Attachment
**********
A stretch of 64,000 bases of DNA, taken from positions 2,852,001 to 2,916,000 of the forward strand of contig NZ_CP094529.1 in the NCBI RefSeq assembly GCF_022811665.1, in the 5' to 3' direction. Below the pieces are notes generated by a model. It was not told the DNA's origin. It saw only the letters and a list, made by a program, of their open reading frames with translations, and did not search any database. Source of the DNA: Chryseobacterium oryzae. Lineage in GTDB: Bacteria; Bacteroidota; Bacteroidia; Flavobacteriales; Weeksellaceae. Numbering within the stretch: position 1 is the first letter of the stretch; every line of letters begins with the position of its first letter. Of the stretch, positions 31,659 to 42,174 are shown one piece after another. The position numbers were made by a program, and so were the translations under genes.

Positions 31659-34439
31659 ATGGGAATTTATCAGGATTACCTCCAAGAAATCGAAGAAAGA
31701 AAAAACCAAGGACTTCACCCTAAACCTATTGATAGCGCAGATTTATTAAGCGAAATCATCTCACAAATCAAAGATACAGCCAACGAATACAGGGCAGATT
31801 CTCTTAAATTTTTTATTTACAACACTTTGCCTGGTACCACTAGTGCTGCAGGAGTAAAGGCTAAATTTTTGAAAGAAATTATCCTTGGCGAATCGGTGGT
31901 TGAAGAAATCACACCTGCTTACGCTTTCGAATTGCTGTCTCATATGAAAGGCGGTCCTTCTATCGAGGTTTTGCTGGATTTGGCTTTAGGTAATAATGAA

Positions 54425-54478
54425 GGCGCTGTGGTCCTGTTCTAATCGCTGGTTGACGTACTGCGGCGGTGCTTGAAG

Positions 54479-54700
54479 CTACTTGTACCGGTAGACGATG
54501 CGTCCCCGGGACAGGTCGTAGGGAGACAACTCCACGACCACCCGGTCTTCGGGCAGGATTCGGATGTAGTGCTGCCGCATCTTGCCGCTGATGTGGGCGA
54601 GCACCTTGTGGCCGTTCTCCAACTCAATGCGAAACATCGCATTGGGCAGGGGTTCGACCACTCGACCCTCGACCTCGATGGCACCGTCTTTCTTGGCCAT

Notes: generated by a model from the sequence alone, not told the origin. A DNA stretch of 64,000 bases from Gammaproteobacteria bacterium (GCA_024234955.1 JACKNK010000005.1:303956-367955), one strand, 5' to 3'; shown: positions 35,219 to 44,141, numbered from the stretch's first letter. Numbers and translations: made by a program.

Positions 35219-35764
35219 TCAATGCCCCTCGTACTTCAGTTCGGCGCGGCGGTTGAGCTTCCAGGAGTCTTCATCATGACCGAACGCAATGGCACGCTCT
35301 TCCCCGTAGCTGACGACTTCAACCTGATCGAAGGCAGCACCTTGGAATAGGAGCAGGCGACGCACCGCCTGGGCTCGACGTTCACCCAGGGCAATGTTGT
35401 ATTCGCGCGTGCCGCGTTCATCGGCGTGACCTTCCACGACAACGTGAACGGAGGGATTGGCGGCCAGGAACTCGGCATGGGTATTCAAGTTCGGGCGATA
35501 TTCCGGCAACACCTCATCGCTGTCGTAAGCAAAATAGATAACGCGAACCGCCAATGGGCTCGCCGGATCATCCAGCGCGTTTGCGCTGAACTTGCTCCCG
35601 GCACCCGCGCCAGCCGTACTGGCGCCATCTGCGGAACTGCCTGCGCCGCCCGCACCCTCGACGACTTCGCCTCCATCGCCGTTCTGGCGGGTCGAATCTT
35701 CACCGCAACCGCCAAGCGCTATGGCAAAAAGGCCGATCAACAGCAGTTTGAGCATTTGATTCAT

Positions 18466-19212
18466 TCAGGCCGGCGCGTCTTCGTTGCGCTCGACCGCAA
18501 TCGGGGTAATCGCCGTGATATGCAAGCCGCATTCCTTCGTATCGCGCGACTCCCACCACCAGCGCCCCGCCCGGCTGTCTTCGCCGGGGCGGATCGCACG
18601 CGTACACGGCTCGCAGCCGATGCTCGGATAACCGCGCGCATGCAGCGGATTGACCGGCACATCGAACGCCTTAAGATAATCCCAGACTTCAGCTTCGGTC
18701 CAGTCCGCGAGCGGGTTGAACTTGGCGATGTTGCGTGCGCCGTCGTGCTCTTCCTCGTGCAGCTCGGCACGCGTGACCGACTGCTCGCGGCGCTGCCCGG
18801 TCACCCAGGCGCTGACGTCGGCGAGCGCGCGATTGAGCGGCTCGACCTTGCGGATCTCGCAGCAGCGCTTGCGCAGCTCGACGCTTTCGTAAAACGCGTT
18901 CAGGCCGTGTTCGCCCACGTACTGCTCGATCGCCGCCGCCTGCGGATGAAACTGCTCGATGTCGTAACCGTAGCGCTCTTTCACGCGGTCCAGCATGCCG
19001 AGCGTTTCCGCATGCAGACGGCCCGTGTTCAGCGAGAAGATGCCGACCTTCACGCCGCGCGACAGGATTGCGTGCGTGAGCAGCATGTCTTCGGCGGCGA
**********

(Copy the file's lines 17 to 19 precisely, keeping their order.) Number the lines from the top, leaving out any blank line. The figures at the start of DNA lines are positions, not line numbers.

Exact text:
35401 ATTCGCGCGTGCCGCGTTCATCGGCGTGACCTTCCACGACAACGTGAACGGAGGGATTGGCGGCCAGGAACTCGGCATGGGTATTCAAGTTCGGGCGATA
35501 TTCCGGCAACACCTCATCGCTGTCGTAAGCAAAATAGATAACGCGAACCGCCAATGGGCTCGCCGGATCATCCAGCGCGTTTGCGCTGAACTTGCTCCCG
35601 GCACCCGCGCCAGCCGTACTGGCGCCATCTGCGGAACTGCCTGCGCCGCCCGCACCCTCGACGACTTCGCCTCCATCGCCGTTCTGGCGGGTCGAATCTT